BTW, I'm curious to what your friend likes about XEL? XEL has a much lower yield relative to other blue chip utility names, but does have a relatively high DGR of 6-7% for the past 3-years. Given that utilities are coming down to earth, I would pick D over XEL if it's the faster DGR I'm after as the starting yield on D is close to 5% and DGR of 10%. I believe that's a great opportunity to lock-in higher starting yield and then let the compounding do the work.

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    2. I will have to ask him and report back. I'd much rather have D. In fact, I might have to scoop up some during my next round of purchases.

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  3. Excellent analysis as always. Happy to have a few of those names in my portfolio. And the down times only make these investors grow larger over the course of time with dividend reinvestment. Looking forward to seeing how they perform over the next 19 years.

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    Replies
    1. Thanks Daze! and congrats again on your article on SeekingAlpha: https://seekingalpha.com/article/4159081-recent-buys-dominion-energy-abbvie

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  4. A masterclass on Utilities right here Mr. ATM! Thank you for some great information.

    My green side is still getting the better of me. Do you have the same analysis on BEP? (Negative eps at the moment, I know)

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    Replies
    1. Thanks Mr. Robot.

      I don't follow BEP but a quick glance tells me it is a Limited Partnership and not a corporation. It is not a regulated utility either and therefore dividends are not dividends but rather distributions. It buys and sells energy assets taking advantage of up and down cycles.

      Also, because it is a LP, you need to look at FFO and not earnings. Company is based in Bermuda (a negative for me).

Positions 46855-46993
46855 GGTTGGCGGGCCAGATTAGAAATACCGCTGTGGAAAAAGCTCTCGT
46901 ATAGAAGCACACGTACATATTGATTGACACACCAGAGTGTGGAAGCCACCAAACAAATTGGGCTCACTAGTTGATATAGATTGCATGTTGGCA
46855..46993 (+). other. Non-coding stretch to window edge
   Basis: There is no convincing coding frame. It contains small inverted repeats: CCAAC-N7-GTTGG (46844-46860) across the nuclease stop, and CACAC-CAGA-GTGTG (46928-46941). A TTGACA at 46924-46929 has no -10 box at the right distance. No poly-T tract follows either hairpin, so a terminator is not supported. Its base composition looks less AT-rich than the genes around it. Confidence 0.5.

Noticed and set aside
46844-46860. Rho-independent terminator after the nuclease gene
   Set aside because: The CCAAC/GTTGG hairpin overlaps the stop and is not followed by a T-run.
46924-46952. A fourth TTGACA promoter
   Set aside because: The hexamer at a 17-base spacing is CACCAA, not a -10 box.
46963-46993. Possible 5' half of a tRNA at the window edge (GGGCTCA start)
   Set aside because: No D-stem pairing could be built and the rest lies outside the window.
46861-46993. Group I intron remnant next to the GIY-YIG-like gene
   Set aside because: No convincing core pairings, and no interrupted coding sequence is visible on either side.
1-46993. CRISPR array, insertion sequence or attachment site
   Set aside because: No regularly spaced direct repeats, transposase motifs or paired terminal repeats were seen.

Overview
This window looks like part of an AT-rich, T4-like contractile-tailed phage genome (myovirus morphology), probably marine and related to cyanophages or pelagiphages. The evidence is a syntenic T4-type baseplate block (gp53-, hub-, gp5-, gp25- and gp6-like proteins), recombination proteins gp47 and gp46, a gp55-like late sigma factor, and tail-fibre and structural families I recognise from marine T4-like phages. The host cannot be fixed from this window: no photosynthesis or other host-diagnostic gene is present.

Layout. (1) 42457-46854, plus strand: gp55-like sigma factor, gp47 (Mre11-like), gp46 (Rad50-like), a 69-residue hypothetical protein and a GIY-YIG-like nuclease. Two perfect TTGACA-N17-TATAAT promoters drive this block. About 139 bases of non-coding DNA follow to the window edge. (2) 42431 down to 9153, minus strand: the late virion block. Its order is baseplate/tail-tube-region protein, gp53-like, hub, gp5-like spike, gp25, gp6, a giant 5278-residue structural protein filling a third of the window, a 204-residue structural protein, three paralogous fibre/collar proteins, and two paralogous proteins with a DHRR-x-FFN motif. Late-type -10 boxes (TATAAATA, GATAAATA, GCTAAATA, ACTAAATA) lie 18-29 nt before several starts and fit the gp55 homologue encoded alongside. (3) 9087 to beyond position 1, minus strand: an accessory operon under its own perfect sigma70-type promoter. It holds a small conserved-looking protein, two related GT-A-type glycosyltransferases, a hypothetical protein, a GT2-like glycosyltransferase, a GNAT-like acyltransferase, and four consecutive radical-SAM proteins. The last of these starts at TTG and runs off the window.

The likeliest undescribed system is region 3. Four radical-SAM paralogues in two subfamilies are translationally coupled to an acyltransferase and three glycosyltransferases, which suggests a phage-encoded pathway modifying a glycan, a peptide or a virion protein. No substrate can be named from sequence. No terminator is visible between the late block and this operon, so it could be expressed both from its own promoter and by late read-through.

It does have a decent credit rating of BBB+ with a 38% debt/cap. FFO has been negative for past several years and finally positive growth in 2017.

      Because BEP is a LP, its dividend is actually called a distribution which has a pass-through tax implication. Shareholders or partners are responsible for paying all the taxes, the US shareholders get K-1 form instead of 1099. I hate K-1 forms.

      I can only pull up history going back to 2012 and it shows annl. ROR of 7% which seems pretty good. But the history is not long enough for me to compare it to blue chip utilities.

      The yield is around 6.3% which is very high and likely full of risks.

      I personally don't like LPs or MLPs, especially if they are based off Bermuda, Bahamas, or Cayman Islands and stay clear of them. I got my reasons based on having experienced investing with them in the past. Maybe I watch too much American Greed on CNBC, ha ;)

      To feed your green side, why not invest in utilities like NEE? It has a annual Total ROR double the size of S&P return for the past 19 years. Of course, the dividend yield is much lower but that's because it is one of the highest quality utilities out there.

      For long-term investing, quality matters the most because you want the company and its dividend to not only sustain but grow over that long period. A risky company tends to cut its dividend or may even go bankrupt during economic or industry downturns and thus not a good long-term investment, in my opinion.

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    2. That is one extensive and complete reply. Thank you so much! I had hoped for some positivity but totally understand your negative feelings about it. I'll keep doing my research in the utilities sector.

      I have already made my buy for April and surprise it's not a utility ;) I'll make a blogpost out of it in a few days, first I'm celebrating my first yoy comparison :) thanks again!